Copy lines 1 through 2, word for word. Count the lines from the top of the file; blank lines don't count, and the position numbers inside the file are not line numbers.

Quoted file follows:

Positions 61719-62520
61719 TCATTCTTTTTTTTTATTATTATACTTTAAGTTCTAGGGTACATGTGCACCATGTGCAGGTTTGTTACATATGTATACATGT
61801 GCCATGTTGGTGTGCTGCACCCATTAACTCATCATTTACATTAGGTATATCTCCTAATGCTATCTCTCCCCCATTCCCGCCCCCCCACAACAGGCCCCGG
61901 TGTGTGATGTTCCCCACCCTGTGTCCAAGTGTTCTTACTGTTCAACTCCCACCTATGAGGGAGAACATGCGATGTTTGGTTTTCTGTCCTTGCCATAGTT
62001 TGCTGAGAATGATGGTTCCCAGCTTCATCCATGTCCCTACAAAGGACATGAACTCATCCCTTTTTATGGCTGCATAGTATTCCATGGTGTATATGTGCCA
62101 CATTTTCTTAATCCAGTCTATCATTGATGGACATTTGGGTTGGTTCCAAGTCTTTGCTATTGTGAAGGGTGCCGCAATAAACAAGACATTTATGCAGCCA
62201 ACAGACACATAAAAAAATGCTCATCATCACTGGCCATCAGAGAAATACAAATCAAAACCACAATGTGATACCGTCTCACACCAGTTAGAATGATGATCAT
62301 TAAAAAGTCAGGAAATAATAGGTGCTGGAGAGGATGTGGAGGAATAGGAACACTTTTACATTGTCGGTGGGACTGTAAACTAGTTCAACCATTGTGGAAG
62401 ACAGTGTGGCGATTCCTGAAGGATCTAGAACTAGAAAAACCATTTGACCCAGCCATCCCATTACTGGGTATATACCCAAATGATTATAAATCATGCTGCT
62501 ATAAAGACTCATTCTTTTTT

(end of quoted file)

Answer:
Positions 61719-62520
61719 TCATTCTTTTTTTTTATTATTATACTTTAAGTTCTAGGGTACATGTGCACCATGTGCAGGTTTGTTACATATGTATACATGT